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EU wants its 'right to be forgotten' to erase Google search data around the world

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European Union regulators want Google to extend the controversial "right to be forgotten" to searches worldwide, including those made on Google.com, according to The Wall Street Journal. The right to be forgotten was put into place following a court ruling earlier this year and requires Google to remove search results about people in Europe should a person deem those results to be irrelevant, outdated, or inaccurate. Google has begun removing links across European domains, but the EU now wants to see those removals extend to all of its domains so that the block can't be circumvented.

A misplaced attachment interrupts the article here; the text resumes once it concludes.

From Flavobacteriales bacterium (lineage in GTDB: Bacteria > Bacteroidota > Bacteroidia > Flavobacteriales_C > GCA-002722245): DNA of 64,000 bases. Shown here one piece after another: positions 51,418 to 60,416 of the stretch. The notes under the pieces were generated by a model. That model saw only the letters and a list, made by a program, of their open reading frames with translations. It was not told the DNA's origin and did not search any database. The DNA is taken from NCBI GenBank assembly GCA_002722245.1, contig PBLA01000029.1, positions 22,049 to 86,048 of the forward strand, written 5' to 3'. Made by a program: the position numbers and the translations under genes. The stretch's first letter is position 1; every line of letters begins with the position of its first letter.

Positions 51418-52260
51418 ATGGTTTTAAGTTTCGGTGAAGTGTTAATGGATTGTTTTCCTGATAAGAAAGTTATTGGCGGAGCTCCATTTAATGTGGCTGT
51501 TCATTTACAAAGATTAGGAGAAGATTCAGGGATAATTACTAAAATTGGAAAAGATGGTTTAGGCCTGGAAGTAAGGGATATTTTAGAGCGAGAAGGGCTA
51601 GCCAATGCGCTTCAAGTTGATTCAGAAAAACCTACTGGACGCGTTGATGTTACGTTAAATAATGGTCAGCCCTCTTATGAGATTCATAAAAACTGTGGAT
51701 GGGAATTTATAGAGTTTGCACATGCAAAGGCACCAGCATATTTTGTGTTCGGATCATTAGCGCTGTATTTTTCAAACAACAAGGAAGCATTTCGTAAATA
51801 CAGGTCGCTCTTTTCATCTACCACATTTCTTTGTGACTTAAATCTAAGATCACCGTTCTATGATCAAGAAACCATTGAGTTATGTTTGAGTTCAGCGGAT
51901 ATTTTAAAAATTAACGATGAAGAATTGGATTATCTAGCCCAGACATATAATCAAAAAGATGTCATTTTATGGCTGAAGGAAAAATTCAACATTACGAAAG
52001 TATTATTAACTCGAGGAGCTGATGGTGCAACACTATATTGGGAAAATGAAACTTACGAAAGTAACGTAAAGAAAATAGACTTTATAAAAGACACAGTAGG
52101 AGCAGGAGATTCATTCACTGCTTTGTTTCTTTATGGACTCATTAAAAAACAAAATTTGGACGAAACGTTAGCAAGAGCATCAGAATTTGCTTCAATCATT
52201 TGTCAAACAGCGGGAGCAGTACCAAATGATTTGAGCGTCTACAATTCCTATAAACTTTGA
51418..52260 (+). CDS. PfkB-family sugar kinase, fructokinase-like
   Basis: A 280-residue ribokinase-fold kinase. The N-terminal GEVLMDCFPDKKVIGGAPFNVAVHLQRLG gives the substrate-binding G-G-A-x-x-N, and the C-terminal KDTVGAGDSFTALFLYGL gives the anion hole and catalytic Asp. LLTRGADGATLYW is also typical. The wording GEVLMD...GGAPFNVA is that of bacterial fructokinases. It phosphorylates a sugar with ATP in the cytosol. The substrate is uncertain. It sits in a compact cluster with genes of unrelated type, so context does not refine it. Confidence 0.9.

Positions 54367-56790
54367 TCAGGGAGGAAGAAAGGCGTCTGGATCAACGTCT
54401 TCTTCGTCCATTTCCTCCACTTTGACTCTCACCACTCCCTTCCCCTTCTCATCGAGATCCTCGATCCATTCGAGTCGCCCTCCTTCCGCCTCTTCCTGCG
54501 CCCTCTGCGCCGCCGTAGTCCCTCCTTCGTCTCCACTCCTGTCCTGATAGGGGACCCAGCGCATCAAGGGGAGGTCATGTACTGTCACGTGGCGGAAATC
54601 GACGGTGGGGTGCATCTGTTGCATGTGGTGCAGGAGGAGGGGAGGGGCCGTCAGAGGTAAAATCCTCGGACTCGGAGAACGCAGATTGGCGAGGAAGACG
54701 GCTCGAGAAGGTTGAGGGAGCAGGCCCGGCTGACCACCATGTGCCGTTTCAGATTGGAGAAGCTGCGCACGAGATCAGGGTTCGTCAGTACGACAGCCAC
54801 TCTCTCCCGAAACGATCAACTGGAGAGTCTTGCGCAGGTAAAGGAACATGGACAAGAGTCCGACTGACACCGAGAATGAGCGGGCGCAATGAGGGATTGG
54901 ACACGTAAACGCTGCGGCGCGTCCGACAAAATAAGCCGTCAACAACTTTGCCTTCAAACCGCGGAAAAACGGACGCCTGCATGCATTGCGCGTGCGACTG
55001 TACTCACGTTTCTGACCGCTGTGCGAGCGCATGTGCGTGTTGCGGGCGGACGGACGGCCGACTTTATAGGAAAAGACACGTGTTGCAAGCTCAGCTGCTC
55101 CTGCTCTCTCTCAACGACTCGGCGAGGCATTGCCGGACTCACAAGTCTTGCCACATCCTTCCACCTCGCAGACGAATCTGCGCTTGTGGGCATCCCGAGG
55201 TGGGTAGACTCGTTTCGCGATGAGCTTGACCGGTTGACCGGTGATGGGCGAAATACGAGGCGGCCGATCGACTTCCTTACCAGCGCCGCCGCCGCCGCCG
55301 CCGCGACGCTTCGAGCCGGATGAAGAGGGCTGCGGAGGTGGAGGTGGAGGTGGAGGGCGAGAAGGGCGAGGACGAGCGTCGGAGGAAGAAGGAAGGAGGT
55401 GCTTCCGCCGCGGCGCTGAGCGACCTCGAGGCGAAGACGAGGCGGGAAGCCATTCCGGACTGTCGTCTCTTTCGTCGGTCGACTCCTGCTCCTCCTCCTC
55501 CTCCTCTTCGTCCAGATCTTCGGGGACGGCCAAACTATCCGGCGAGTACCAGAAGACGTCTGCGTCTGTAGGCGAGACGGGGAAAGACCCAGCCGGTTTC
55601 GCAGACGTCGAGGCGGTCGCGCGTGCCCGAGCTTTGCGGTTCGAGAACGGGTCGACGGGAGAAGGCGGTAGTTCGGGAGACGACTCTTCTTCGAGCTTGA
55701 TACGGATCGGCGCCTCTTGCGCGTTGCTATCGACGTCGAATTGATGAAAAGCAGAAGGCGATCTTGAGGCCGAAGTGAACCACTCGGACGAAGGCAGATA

It's unclear if Google will have to comply with the regulator's latest request, but it certainly won't want to. Google has been opposed to the ruling, which hides information and makes its search less useful. According to Bloomberg, Google.com receives fewer than 5 percent of the searches throughout Europe, so it isn't as though Google has left open a large loophole. In fact, Google.com forwards to the local Google website when visited throughout Europe, so visitors have to do some amount of work to actually perform an unfiltered Google.com search. Google will certainly want to avoid removing links as widely as it can, so this is likely to be the latest piece in the ongoing dispute around how the right to be forgotten should be implemented.